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Think-Tank Case by Coms-Com

May 10, 2004 by Russ

Market Price

If the name Coms-com doesn't ring any bells, don't feel bad. We had never
heard of them either. But apparently they are a fairly well established case manufacturer, headquartered in Korea. They are also Antec's South Korean
distributor, which should give the company some credibility in the minds of North American and European buyers. Currently Coms-com cases are
unavailable in North America, but they should be in the near future. One of
the first models to be available will be the Think-Tank.

The Think-Tank is a medium-sized midtower, 7.8"w x 18.5"d x 16"h.
It has a fairly standard allotment of four 5.25" drive bays , one external 3.5",
and three internal 3.5".

Stylistically, the Think-Tank defies its pricing. The mix of gloss and matte
finishes is tasteful and understated, and the central LED information panel
has a quality look to it. The case is painted out in a Sonata-esque matte black.

The various ports are located on the left corner of the front bezel. Any
location for the ports other than the standard "front-and-center"
is likely to trigger a reaction in some users. It's nice to remove the
clutter from the front, and since most people tend to sit the case to their right, having the connectors on the left side of the case would be convenient
for them. But if your case sits to your left, you'll have to reach around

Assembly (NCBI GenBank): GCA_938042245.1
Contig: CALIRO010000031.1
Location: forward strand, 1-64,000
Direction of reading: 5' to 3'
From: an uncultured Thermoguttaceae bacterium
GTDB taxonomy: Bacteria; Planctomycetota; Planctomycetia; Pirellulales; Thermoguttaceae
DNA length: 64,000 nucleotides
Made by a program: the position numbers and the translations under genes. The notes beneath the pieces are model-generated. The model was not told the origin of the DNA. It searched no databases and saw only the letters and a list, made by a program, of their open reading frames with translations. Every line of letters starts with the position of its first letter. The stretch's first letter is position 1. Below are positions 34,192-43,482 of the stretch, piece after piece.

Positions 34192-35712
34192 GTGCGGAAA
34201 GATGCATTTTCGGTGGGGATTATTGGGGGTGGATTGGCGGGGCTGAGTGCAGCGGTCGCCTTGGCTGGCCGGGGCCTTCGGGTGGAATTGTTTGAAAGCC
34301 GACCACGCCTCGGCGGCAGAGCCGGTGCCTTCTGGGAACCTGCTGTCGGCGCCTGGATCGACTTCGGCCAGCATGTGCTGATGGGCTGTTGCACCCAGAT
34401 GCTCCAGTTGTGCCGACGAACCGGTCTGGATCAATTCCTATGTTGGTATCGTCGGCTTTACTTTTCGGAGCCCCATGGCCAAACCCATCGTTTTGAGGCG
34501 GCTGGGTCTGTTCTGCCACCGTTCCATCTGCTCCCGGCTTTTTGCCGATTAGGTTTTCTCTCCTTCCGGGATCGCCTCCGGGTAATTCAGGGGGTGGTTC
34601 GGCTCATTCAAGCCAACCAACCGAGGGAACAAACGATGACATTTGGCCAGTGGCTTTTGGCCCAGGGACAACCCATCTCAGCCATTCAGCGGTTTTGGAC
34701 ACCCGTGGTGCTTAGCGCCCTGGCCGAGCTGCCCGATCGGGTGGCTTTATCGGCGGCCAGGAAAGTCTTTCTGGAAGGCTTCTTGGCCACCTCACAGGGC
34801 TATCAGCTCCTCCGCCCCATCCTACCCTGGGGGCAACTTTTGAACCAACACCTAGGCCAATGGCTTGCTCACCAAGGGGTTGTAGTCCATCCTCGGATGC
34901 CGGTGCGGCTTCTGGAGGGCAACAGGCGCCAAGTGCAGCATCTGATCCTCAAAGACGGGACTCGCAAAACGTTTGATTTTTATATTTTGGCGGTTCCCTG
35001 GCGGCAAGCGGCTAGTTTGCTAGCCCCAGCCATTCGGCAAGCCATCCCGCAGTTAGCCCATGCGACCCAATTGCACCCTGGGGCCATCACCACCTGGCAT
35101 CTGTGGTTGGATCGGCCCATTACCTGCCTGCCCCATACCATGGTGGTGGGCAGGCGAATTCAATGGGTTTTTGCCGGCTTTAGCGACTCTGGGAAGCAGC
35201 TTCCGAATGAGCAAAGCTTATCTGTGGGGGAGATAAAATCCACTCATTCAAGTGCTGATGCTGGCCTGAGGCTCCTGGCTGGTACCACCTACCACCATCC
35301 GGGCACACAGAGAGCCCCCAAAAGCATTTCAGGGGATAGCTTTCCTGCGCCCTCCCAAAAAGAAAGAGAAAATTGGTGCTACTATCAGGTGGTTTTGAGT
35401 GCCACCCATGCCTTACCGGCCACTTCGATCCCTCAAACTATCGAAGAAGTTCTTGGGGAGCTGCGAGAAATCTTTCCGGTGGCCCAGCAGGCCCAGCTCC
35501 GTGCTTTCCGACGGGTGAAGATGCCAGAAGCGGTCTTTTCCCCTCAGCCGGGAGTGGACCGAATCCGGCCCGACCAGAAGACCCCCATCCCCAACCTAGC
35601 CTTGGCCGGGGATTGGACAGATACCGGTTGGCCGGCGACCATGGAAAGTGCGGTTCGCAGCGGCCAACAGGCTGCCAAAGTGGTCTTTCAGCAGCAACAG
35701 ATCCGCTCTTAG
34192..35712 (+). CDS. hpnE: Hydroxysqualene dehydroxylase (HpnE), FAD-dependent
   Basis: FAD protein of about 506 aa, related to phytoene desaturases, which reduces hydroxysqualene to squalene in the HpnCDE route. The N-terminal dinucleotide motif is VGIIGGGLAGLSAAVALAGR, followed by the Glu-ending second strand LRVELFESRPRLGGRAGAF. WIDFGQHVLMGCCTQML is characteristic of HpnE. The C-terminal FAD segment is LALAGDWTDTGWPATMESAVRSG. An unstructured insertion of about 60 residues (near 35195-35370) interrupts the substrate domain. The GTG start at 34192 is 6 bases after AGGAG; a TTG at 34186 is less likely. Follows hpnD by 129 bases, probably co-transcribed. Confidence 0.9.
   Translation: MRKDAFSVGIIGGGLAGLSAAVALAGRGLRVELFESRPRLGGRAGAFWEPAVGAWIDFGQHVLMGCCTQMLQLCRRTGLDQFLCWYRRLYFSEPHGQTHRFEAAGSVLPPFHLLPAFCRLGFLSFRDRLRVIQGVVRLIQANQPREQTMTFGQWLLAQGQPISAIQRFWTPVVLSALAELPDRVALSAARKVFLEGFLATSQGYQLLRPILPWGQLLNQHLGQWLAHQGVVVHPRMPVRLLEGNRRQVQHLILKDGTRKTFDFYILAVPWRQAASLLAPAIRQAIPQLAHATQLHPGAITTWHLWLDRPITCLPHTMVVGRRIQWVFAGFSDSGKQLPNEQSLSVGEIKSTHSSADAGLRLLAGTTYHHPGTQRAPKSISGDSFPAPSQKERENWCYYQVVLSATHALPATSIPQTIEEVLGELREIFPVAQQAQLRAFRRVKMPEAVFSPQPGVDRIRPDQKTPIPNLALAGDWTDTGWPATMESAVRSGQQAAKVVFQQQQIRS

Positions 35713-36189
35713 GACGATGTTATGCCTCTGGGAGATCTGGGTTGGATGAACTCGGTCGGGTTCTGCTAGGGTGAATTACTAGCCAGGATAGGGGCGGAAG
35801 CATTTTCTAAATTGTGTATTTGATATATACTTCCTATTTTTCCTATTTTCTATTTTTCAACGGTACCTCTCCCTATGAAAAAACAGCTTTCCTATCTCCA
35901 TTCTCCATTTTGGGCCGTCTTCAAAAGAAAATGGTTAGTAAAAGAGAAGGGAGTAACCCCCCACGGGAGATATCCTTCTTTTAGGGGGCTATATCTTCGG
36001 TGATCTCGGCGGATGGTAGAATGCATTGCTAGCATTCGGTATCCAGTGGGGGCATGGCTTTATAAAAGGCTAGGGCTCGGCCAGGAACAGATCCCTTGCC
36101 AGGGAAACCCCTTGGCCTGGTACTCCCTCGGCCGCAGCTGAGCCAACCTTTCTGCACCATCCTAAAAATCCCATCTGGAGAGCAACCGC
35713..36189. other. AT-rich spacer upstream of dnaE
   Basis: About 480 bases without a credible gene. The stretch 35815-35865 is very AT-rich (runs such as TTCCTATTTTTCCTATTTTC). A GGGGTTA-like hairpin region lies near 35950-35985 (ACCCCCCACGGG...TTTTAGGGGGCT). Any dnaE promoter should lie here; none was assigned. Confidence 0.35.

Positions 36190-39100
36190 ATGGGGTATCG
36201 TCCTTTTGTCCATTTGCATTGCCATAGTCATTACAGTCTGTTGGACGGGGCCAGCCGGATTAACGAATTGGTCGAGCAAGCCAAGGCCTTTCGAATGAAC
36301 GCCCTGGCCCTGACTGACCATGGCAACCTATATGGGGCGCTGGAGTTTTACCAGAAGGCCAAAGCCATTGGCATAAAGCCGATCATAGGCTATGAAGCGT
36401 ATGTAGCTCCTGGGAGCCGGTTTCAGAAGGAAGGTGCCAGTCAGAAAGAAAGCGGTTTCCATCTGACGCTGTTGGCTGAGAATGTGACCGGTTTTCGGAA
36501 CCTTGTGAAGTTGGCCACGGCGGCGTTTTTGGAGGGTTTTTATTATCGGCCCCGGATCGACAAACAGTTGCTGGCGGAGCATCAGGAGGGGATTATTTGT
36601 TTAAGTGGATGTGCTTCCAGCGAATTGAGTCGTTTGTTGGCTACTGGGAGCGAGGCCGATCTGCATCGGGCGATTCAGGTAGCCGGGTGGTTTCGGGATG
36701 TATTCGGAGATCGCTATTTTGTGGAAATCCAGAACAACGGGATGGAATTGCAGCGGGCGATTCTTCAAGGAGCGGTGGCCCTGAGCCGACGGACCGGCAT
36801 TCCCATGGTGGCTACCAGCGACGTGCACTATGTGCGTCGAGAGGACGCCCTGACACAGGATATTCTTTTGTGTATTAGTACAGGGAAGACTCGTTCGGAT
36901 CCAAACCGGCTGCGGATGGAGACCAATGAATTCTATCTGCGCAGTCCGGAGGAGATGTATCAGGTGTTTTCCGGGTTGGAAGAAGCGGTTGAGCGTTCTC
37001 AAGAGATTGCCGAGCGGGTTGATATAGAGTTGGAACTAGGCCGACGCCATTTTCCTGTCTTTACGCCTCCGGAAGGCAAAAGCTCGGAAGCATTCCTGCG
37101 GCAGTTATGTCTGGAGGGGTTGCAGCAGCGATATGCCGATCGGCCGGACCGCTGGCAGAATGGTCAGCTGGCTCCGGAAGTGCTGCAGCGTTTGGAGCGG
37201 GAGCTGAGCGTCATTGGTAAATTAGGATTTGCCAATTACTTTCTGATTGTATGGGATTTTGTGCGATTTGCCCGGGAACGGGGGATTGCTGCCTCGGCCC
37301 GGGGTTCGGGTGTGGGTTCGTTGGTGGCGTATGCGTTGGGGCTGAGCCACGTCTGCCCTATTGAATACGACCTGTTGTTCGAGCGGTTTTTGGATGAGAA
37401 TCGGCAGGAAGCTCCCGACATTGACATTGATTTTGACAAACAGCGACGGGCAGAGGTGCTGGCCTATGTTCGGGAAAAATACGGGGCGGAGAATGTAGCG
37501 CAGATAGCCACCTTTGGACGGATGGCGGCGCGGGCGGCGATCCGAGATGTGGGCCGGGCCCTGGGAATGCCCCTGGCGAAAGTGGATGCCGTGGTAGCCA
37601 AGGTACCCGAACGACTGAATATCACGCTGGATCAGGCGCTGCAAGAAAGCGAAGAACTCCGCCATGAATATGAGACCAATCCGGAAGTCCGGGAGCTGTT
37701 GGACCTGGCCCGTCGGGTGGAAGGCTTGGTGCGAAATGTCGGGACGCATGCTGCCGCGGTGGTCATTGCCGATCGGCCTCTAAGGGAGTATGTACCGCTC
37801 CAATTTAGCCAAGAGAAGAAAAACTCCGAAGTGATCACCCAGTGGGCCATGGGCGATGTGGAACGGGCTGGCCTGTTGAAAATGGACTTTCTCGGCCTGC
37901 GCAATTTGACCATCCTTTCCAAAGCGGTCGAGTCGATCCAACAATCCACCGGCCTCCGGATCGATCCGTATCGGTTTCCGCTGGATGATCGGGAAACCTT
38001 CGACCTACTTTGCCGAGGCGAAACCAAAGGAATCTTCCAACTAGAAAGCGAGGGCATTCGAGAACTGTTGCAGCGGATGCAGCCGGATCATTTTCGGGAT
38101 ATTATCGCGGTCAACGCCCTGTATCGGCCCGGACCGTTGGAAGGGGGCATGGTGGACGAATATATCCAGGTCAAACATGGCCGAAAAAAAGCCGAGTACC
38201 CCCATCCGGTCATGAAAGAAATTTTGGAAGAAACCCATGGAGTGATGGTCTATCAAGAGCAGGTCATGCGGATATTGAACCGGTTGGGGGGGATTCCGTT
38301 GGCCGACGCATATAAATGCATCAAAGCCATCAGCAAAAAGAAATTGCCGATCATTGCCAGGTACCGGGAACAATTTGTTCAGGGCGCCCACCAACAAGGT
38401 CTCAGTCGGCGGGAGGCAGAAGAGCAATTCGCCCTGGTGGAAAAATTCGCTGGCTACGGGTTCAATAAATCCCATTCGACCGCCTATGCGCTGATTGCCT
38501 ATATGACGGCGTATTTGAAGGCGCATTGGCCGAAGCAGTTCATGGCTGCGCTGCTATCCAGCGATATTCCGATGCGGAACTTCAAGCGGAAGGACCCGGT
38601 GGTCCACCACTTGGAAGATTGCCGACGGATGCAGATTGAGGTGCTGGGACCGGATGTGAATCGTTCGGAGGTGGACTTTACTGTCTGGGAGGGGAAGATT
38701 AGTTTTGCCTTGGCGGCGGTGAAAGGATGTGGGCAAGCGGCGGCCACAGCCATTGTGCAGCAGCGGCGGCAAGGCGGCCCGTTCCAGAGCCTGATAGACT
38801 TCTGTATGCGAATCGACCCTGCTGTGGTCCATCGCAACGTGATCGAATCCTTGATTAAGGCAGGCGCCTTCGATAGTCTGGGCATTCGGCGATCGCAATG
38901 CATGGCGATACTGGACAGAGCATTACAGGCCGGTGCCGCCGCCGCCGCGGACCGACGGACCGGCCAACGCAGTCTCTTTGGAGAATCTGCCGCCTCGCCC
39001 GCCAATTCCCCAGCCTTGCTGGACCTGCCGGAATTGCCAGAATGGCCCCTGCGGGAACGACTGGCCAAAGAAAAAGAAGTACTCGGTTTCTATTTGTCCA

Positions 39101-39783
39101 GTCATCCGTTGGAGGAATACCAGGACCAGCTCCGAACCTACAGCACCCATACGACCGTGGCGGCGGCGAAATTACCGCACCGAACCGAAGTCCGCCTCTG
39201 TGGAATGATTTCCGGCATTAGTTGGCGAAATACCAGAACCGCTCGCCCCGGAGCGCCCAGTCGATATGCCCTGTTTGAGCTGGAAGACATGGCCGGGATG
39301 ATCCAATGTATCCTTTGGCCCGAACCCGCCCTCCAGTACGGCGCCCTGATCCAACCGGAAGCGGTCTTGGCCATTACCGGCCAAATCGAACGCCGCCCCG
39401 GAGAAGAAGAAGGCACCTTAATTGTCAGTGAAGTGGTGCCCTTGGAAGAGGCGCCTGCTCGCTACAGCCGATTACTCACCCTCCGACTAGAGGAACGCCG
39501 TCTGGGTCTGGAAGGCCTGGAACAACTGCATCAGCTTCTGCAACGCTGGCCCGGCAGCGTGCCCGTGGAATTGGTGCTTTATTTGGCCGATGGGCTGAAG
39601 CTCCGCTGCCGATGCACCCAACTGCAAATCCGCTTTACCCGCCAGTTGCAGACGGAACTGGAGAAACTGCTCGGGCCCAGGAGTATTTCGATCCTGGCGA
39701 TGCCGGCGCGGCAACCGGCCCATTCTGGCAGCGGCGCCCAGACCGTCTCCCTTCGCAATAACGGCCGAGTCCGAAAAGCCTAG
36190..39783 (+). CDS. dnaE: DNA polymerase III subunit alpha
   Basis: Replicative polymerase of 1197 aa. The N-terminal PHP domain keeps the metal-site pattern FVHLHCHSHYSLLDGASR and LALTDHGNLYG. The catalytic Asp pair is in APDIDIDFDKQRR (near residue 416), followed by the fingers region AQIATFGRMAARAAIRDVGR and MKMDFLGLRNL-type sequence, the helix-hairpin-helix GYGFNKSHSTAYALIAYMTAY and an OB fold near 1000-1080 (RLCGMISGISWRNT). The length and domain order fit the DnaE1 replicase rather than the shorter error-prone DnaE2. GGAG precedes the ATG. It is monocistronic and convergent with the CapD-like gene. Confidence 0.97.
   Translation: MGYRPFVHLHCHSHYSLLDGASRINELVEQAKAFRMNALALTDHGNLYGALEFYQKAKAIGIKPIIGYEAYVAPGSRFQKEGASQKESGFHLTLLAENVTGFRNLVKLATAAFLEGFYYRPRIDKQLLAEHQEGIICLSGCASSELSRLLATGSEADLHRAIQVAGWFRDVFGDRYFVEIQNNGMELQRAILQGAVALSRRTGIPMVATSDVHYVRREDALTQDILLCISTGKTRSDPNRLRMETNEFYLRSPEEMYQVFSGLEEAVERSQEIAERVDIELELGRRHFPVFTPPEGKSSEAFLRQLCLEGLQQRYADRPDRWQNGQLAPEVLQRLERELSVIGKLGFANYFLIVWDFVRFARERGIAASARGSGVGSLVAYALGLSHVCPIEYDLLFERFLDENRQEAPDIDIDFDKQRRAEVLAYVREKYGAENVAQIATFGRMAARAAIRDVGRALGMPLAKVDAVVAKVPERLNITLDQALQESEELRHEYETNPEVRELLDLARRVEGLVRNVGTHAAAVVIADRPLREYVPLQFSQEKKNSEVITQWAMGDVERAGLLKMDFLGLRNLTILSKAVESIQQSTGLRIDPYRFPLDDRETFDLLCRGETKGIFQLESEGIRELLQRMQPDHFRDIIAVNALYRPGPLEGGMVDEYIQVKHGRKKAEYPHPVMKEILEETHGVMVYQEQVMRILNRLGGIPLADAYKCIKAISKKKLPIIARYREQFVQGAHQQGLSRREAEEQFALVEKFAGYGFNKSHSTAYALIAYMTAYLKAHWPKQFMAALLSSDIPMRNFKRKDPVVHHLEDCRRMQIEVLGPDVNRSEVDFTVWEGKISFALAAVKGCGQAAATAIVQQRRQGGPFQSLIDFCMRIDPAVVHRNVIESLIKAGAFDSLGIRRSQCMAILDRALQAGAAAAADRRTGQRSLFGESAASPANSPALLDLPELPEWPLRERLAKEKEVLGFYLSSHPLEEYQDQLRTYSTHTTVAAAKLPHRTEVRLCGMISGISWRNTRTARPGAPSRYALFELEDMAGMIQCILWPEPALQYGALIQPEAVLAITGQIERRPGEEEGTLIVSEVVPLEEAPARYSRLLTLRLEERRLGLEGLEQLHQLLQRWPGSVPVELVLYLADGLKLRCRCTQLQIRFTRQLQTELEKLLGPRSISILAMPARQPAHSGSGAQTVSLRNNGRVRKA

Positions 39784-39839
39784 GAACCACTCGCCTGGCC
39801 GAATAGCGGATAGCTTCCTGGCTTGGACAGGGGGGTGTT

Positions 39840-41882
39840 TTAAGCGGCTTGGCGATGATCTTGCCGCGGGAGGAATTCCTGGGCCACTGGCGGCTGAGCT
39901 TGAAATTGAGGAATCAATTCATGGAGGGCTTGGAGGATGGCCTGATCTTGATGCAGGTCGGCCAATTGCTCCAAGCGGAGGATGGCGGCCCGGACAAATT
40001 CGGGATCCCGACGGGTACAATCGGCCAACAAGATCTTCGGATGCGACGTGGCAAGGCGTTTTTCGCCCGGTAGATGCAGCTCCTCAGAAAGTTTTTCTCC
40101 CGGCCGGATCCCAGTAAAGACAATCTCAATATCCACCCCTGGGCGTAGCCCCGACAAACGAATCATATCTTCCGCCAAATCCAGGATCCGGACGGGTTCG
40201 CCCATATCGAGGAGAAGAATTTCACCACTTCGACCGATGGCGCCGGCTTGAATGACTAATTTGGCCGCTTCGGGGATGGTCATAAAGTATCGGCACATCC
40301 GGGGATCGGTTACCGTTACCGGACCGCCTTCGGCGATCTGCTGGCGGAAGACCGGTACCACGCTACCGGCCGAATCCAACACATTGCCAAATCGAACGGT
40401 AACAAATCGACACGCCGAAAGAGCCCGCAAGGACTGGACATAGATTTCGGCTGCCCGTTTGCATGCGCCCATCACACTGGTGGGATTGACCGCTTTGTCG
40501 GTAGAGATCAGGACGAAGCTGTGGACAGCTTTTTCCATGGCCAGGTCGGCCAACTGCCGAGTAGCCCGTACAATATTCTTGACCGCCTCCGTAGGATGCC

your case to plug/unplug.

Listing from the bottom up, the ports are a firewire, a pair of USB 2.0's,
and an audio. Pretty standard stuff, but nice to see them included in a case
at this price level. Above the audio plug is the feature that I can safely
say makes this case unique and different from every other case you've ever
seen. It's a recharging plug for your cell phone.

Yes, really. Most definitely a feature in search of a need, but interesting
nonetheless. The case ships with an assortment of attachments for some of
the big names in cell-phone business, and a plastic holster that clips to
the side of the case. Whether useful or not, I can report that it works as
advertized. There is even an LED on the front to indicate that your phone
is being charged.

Normalcy returns at the rear of the case, where the design is budget-case

A single 80mm fan exhaust supplements the PSU. The stamped fan grill is
nicely open, much better than most budget cases. Included with the case is an 80mm Martech fan. No
spec sheets could be found for the fan, but side by side comparison with an
L1A showed it to be decently quiet low-flow fan. Overall its noise was lower
than that of the reference L1A, but so was the airflow.

The generic cheap-case design continues to the interior.

Nothing of particular interest in there. Another 80mm fan mount is provided
at the front. Its cutout is more restricted than the one at the exhaust, which
is likely of little practical consequence, since the intake itself is limited
to an opening on the underside of the bezel.

The fan grill is not great...

.. and neither is the bezel intake. But both can be improved by the modder.

The Control Panel